What's more, if a Christian does enter into politics, to ask them, or to demand of them, not to consider their faith in making decisions is quite impossible and impractical. If a Christian man is elected to the office of the president, of course he should govern as the Christian man he is. He should not attempt to be something he is not just to prove separation of church and state. To separate a man in such a way is to make him two-faced, and able of doing very little good to satisfy anyone in such a state. I tend to believe to some extent our current president, George W. Bush, has at times faced this dilemma. He has had to decide whether he should be a Christian president or a secular one. Depending on the situation and the company around him, he has made his decisions, but in doing so, I believe he has obviously separated himself into two people. There is the Christian president who upholds most Christian values and morals, helping with AID's causes in Africa and implementing additional tax breaks for churches that provide a public service, and there is the secular president who seems to favor war to diplomacy and fights for measures which allow the rich to get richer and the poor poorer. Granted, speaking of President Bush, he has made his decisions of his own accord. No one has forced him to be the sort of president he has been. Influenced, perhaps, but not forced, I do not believe. But clearly, he is a president who at times has acted very Christlike, while at other times, very non-Christlike. His presidency proves many things though. One is that even a Christian man can do a bad job in office and do a lot of potentially immoral things while in that position. Two, he is a Christian who I believe has genuinely tried to follow his faith while in office. At times this has proven both wise and unwise. As a Christian, he has attempted at times to push his faith down others' throats. For instance, he has said on many occasions that he would support an amendment to the constitution banning gay marriage. Now, as a Christian, I am not in support of gay marriage. However, I strongly disagree that it is the governments place to tell two people how they should or should not live their lives in such a way. If two gay men, or two gay women, wish to be united in a secular marriage, it's their business to do so. And so, I believe this is one regard where the Christian President Bush has overstepped some. Three, President Bush, as a Christian, has given in to many secular demands. The call to war, for instance, could be an example of this. Likewise, his less than always truthful, or moral, means by which he got elected and then reelected as president are certainly in question here.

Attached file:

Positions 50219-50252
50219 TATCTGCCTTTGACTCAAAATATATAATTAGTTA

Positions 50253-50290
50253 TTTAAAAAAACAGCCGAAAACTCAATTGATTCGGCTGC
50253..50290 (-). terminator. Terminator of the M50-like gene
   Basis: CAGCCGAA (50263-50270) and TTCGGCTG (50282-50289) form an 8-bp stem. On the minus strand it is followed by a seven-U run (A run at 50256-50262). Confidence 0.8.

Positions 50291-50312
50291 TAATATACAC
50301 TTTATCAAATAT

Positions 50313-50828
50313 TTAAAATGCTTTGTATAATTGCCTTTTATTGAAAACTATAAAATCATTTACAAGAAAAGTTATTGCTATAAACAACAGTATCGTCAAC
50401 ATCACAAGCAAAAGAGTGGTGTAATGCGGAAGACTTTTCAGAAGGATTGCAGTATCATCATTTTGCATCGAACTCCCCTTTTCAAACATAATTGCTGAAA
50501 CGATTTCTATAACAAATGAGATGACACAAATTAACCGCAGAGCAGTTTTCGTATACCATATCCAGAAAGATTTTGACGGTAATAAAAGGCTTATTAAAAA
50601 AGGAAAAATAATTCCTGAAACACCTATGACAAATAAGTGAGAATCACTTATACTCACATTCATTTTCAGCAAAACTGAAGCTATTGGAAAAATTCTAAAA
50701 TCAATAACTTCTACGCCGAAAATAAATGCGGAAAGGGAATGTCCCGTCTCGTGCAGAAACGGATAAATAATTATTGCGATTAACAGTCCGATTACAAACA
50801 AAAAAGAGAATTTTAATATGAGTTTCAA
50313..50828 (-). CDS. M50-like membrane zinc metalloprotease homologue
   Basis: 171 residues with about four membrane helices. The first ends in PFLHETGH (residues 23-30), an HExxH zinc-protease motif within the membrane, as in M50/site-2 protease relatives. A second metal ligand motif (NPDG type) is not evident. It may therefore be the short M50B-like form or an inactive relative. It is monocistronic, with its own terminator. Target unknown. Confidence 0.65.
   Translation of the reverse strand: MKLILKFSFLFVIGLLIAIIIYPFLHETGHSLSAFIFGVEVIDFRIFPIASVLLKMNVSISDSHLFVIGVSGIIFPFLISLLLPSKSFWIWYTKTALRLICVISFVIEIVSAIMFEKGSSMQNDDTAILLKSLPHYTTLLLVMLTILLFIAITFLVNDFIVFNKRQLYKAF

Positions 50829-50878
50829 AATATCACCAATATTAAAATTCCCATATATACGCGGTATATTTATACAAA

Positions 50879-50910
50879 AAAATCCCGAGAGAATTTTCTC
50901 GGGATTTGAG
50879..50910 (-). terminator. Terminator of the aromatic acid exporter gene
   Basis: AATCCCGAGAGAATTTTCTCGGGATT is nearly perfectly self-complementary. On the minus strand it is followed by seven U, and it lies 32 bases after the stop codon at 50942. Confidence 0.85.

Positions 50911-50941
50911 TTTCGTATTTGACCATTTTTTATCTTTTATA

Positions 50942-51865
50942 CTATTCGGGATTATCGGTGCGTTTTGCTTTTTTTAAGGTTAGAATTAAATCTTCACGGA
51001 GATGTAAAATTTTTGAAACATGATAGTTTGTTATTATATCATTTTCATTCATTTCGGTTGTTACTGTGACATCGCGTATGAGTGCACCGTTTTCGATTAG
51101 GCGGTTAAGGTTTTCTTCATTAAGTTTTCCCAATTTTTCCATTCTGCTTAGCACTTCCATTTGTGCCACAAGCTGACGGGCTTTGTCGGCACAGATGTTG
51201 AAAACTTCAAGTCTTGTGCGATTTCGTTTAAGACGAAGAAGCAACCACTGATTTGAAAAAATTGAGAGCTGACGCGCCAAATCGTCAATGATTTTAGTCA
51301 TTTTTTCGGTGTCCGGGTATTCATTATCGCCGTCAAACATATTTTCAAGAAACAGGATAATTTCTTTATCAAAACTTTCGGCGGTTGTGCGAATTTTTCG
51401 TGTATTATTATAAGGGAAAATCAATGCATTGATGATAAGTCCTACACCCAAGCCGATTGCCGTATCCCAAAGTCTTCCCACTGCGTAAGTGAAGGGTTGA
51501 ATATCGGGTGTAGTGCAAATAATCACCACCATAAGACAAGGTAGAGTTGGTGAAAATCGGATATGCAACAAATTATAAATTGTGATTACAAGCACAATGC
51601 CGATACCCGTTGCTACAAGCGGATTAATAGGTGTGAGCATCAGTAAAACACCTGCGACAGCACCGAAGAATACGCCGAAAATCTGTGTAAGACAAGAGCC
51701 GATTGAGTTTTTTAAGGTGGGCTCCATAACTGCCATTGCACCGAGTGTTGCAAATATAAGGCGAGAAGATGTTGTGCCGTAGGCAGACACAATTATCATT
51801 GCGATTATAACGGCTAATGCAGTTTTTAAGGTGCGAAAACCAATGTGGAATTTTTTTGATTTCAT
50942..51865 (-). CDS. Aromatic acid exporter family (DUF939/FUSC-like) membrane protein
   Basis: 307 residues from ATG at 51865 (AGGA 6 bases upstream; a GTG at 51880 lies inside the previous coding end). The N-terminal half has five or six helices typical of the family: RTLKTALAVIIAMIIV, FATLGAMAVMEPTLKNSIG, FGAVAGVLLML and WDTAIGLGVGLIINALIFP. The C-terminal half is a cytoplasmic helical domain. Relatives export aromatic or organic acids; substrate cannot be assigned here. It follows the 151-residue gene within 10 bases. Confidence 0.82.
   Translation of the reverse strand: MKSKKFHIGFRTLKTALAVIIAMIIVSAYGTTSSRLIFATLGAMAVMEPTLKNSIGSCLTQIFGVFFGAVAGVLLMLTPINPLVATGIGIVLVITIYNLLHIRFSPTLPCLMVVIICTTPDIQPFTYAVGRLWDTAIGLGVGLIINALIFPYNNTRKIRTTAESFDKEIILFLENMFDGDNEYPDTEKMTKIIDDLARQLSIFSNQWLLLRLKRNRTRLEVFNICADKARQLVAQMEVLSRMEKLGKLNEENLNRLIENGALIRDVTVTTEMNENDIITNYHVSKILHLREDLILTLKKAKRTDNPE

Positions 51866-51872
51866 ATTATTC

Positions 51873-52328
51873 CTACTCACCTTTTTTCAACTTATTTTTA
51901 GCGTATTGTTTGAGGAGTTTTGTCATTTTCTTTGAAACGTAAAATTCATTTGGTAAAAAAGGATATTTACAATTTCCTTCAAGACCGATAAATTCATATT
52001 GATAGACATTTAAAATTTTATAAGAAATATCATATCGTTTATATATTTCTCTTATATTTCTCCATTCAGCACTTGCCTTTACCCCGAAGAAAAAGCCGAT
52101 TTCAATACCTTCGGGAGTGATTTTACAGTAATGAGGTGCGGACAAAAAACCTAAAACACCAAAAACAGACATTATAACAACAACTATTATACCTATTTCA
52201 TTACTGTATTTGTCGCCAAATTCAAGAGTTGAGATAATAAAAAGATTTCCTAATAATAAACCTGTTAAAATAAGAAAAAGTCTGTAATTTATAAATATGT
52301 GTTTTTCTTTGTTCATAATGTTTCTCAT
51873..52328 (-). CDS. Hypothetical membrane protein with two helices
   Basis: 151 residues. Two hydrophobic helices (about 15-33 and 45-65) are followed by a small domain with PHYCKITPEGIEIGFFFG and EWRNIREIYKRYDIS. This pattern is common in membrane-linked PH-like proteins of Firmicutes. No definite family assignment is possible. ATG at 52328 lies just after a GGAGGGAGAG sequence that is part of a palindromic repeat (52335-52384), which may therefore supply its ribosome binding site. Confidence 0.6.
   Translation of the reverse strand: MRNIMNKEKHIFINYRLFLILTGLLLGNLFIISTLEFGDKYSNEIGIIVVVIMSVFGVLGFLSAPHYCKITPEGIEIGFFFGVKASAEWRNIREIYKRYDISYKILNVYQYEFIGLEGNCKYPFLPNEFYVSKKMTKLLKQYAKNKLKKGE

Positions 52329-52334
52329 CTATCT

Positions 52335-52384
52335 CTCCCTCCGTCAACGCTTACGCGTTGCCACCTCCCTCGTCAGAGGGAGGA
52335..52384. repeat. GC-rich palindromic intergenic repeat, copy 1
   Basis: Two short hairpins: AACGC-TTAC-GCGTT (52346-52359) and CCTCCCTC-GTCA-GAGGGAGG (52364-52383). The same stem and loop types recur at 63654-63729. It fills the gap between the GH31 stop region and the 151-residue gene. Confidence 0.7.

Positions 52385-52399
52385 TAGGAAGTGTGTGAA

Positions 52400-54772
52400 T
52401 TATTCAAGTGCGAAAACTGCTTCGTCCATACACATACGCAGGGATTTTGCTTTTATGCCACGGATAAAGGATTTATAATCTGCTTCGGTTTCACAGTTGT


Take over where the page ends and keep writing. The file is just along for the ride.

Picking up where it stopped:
But let's say a man unwilling to compromise his Christian beliefs becomes president of the United States. Should he be asked to compromise? If he does not compromise, should he be forced out of office? Here is the conflict. How can a truly Christian man become the leader of a secular institution? For if he becomes its leader, will he have to compromise, ask others to compromise, or will he completely rule by tyranny to promote his ideals or beliefs onto others? Or, another possibility, will he do nothing?